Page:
Inflation it seems is hard to come by. ECB President Mario Draghi knows this from the December flash estimate this week that shows that the Eurozone is in deflation (-0.2% year-over-year). In fact the “disinflation” theme (falling, but positive inflation) is a generally global phenomenon. As can be seen in the chart, most of the world’s major economies and regions faced a significant decrease in the price of consumer goods in the past year. This contributed to the seemingly odd circumstance of a Spanish or Italian government bond having a lower nominal yield than the US (1.6% and 1.4% respectively versus the US 2%, essentially the “real yield in the US is higher due to deflation in those economies). Pressure is again on the ECB to (finally) do something at their January 22nd meeting. A whisper was heard today that the number may be €500bln – €600bln. The EUR/USD has been our indicator for market confidence in action – while it is already down another 2% year-to-date it bounced a bit today. Is it enough?
The inflation issue is no less relevant for Asia. Japan aside (increase is driven by the one-time pass through of the sales tax hike in April), emerging Asia has seen inflation fall below targeted levels. Policy response on all fronts will be forthcoming. Fiscal stimulus in China is already ramping up to combat the 1% gap between the actual and desired level. Many emerging central banks who were quick to raise rates in the early recovery (2009/2010) will likely start to reduce rates causing the cost of locally sourced capital to fall while also creating further currency weakness versus the US Dollar.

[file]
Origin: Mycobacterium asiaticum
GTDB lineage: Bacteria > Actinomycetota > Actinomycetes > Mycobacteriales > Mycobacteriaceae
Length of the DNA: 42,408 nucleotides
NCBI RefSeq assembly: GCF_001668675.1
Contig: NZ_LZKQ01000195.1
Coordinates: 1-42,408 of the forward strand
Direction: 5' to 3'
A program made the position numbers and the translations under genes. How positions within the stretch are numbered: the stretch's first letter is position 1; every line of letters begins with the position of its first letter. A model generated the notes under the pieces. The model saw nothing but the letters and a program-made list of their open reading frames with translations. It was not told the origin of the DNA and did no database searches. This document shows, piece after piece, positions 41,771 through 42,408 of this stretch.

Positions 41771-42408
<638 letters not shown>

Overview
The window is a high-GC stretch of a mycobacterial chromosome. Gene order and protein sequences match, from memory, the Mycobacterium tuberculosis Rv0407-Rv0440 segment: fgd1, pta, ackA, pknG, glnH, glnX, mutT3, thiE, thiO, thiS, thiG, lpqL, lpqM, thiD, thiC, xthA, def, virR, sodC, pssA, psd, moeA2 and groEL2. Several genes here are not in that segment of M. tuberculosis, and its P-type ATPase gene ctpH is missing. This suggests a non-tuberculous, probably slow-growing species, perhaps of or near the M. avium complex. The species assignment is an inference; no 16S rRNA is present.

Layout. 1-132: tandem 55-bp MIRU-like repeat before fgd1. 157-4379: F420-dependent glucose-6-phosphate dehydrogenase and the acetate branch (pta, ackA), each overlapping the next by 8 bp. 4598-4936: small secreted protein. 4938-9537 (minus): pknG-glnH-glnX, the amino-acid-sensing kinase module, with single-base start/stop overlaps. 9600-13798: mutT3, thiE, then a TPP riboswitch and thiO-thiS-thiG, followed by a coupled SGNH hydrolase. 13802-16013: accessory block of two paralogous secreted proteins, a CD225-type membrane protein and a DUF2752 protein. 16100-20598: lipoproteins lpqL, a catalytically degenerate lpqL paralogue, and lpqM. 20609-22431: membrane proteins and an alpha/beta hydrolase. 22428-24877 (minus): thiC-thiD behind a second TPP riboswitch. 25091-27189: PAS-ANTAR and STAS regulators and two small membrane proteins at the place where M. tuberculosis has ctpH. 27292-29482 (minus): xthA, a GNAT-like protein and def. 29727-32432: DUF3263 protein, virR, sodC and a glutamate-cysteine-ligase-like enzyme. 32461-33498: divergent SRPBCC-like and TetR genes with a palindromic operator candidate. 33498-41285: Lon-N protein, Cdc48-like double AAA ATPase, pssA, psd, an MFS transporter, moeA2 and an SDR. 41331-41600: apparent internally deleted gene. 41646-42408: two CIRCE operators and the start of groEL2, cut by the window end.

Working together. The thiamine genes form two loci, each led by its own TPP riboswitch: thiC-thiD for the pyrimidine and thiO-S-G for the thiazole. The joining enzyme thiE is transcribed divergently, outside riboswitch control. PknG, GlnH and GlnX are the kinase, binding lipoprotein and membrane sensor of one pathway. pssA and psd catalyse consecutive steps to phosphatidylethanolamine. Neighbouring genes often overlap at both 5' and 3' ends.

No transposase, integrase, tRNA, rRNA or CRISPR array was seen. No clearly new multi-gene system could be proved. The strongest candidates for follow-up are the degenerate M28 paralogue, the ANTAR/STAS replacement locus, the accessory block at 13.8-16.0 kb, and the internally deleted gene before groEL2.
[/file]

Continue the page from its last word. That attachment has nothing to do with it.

Given the divergence between regions of growth, inflation, and currency, it is only logical that we see a policy response from the world’s central banks to this disinflationary trap. Collectively, they have spent so much money and political power to avoid deflation that may not have the bullets to do it again.